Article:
Tag Archives: GED

Somewhere far in a distant land…

In my GED – Generation Y class, I urge the students to use their imagination to create great essays, poems and stories. Here’s an assignment I found on the Newspapers in Education site. I liked it because it related the assignment to a movie seen by the majority of the class, while allowing them to be creative. Below the description are snippets of the students’ creative writings.

The science-fiction epic “Avatar” takes places in a fictional world called Pandora. Director James Cameron spent years fine-tuning all the details of Pandora and its inhabitants, the Na’vi. Come up with your own plan for a science fiction or fictional land. Describe what it would look like and what kind of creatures would inhabit it. Would they look like people, or totally different?

I’d create a land of peace, called Peaceland. It has a population of 13 million. That’s New York City and Los Angeles put together! It will be sitting under sunny skies all year-long, averaging 70 degrees. When you look around, all you see are buildings as tall as the World Trade Center and even higher. You will see palm trees everywhere. Streets are long and it will take hours to get downtown. The city will be 125 miles long and wide. Just imagine: you would have to fly a plane to get to the other side of the city. The neighborhoods are clean and the houses are mansions. The land is so rich, the people pay their God with peace, love and loyalty.

The people speak a different language called Nuke. But when they talk, they can catch on quickly. But what’s more crazy is they have tails and can run speeds up to 60 miles per hour and won’t get tired. They don’t need cars! The people have Indian-like hair with skin similar to human beings. They breathe the same air as humans and have super strengths. They survive off of water and palm tree leaves. Their lifestyle is very peaceful;  no job, no recession, just spending time with your family. The land of Peace is not ran by a government. A God named Dar looks down on the land, protecting and giving it peace 24 hours a day. When you look into the sky, you can see him smiling down on you. Living in a big city can be difficult but not here. The people are very friendly; there’s no violence and at night, the sky looks like Las Vegas!

– Darryl Coleman


The year is 2050. The planet is called Hendrix Valley and double the size of Earth. One side is land, the other is water. It has a population of 350,000 people, not including animals. The people on land have a special gene that gave 50 percent of the culture lime green feathered wings. Some even say the color of the wings change depending on the person’s mood. The chosen few that have wings are called Fly-Hue. There is a total of 20,000 people with this gene because it skips a generation. The Fly-Hue look similar to humans but have bird beaks and long red and purple dreads. The people without wings are called the Wingless. They are human with one special ability – they can see 12 hours into the future. The water side is covered with mythical creatures that look like lochness monsters. The Fly-Hues and Wingless are very smart and peaceful. They believe that music is the influence of all that is around them. They are musically talented and live in human-sized bird nests and are governed by one person called the Hue-Emperor. The Wingless get around by riding horses with wings, called Ti-Koos. Both cultures are farmers and vegetarians. The average lifespan is 300 years. When they die, they evaporate.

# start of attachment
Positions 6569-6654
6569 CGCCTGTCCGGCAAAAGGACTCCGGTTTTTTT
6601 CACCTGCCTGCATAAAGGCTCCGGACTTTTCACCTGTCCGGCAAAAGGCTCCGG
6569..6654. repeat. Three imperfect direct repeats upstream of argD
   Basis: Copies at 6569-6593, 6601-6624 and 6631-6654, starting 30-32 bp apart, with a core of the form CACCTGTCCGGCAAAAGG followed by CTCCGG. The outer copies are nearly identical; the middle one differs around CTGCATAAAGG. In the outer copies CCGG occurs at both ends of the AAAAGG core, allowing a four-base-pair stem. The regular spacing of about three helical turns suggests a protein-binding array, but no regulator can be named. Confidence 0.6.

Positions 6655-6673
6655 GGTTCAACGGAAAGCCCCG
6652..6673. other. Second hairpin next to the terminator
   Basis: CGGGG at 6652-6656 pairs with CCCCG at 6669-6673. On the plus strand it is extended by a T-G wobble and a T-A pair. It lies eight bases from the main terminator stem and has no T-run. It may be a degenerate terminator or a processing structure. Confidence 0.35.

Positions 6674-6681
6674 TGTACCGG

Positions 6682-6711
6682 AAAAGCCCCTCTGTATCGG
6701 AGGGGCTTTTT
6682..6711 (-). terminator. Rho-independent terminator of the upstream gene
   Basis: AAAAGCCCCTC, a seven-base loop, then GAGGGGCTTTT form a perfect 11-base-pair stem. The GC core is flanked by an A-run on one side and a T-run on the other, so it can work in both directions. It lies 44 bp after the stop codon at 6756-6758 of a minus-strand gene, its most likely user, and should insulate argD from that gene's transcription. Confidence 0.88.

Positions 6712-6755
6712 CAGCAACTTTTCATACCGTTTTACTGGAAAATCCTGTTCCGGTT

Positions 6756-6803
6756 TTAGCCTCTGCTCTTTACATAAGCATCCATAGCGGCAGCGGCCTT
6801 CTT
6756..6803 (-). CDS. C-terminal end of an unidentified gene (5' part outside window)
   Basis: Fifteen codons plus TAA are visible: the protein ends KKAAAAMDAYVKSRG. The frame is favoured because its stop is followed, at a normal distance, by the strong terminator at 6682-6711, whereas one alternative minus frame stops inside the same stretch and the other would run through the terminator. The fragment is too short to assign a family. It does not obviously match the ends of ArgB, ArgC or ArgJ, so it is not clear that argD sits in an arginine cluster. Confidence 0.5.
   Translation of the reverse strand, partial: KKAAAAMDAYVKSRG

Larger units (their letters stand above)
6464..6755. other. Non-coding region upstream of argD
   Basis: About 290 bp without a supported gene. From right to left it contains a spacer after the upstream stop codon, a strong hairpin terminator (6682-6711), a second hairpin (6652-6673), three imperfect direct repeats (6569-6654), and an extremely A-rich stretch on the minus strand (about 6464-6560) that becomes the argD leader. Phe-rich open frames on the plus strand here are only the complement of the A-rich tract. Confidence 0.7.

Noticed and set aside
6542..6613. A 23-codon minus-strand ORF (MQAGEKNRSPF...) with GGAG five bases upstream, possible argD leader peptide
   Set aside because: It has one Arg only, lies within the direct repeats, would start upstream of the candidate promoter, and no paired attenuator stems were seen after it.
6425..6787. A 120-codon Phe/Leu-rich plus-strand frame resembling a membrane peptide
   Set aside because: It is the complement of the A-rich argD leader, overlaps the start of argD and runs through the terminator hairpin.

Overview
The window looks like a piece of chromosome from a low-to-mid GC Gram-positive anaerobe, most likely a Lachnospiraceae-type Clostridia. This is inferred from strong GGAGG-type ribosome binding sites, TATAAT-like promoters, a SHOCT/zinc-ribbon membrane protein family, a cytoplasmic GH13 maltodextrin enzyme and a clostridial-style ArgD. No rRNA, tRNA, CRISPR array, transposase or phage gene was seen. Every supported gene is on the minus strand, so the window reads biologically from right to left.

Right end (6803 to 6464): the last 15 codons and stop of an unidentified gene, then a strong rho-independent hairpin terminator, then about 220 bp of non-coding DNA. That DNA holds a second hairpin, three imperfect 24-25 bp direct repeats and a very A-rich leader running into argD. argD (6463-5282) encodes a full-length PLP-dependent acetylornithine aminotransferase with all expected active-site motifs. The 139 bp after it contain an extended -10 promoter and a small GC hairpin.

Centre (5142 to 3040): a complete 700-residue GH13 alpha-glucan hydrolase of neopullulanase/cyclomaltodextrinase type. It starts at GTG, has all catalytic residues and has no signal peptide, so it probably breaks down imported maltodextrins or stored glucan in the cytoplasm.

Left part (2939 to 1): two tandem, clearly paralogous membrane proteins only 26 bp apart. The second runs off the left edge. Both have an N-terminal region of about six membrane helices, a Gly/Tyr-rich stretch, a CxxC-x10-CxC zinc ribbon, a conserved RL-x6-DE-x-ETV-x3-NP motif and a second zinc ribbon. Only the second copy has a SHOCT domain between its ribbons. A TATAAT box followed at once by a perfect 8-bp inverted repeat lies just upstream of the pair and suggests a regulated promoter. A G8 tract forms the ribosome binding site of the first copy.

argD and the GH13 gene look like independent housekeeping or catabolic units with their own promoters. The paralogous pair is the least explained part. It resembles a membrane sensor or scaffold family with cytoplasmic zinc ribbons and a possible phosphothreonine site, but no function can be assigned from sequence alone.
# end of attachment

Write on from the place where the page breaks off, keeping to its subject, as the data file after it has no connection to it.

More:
– Aaron Smith

If you could create a fantasy world, what would it be? What would it look like and how would the people live?

Alexia Harris

Conquering Change

Change can either challenge or threaten us.

If you’re dedicated to reaching your goals, you’ll allow change to be a challenge that you can overcome.

In July, Project Learn became the only comprehensive adult GED and ESOL provider in the county.

This was hard for us because we had to serve a huge number of students with reduced funding. But we couldn’t neglect the thousands of people living in Summit County who were in need of our services.

So, we gladly accepted the challenge.

Two days ago, we proctored our first official GED test. Not only did 18 students take a big step in furthering their educational goals, they are now a part of Project Learn history.

It is amazing to consider the growth and evolution of this agency from a small volunteer-based agency to a highly-successful comprehensive adult education agency.

To those who’ve supported us, thank you.

The Effect Dropouts Have On the Cleveland Economy

Last week, I read an interesting report released by the Alliance for Excellent Education (The Alliance) that showed the Cleveland economy would grow significantly if the number of high school dropouts was cut in half. More than 8,000 students dropped out of the high school class of 2008 in Cleveland and the surrounding areas, according to the report.

The Alliance’s research shows that if just half of those students had graduated, on average, they would earn more than $52 million in additional income every year of their lives. In addition, in these areas, state and local tax revenues in an average year would jump by more than $8 million, according to the report. While Cleveland was the only city in Ohio the report included, it shows clearly the importance of graduating from high school or obtaining a GED.